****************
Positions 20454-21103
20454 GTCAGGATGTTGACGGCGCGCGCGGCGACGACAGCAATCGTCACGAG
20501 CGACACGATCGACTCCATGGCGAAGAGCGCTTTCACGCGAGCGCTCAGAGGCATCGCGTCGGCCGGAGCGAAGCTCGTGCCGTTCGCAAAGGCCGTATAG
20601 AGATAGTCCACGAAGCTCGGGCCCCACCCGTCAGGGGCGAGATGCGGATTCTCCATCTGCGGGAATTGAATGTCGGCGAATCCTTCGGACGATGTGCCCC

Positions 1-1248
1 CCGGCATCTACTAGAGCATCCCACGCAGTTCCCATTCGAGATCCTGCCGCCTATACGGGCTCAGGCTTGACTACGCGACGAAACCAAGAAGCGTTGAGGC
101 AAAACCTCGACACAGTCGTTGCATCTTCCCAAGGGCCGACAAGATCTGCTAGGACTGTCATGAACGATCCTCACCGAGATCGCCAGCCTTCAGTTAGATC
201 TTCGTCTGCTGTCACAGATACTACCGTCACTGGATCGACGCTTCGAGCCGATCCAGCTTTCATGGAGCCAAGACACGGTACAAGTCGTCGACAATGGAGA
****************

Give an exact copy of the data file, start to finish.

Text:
Positions 20454-21103
20454 GTCAGGATGTTGACGGCGCGCGCGGCGACGACAGCAATCGTCACGAG
20501 CGACACGATCGACTCCATGGCGAAGAGCGCTTTCACGCGAGCGCTCAGAGGCATCGCGTCGGCCGGAGCGAAGCTCGTGCCGTTCGCAAAGGCCGTATAG
20601 AGATAGTCCACGAAGCTCGGGCCCCACCCGTCAGGGGCGAGATGCGGATTCTCCATCTGCGGGAATTGAATGTCGGCGAATCCTTCGGACGATGTGCCCC

Positions 1-1248
1 CCGGCATCTACTAGAGCATCCCACGCAGTTCCCATTCGAGATCCTGCCGCCTATACGGGCTCAGGCTTGACTACGCGACGAAACCAAGAAGCGTTGAGGC
101 AAAACCTCGACACAGTCGTTGCATCTTCCCAAGGGCCGACAAGATCTGCTAGGACTGTCATGAACGATCCTCACCGAGATCGCCAGCCTTCAGTTAGATC
201 TTCGTCTGCTGTCACAGATACTACCGTCACTGGATCGACGCTTCGAGCCGATCCAGCTTTCATGGAGCCAAGACACGGTACAAGTCGTCGACAATGGAGA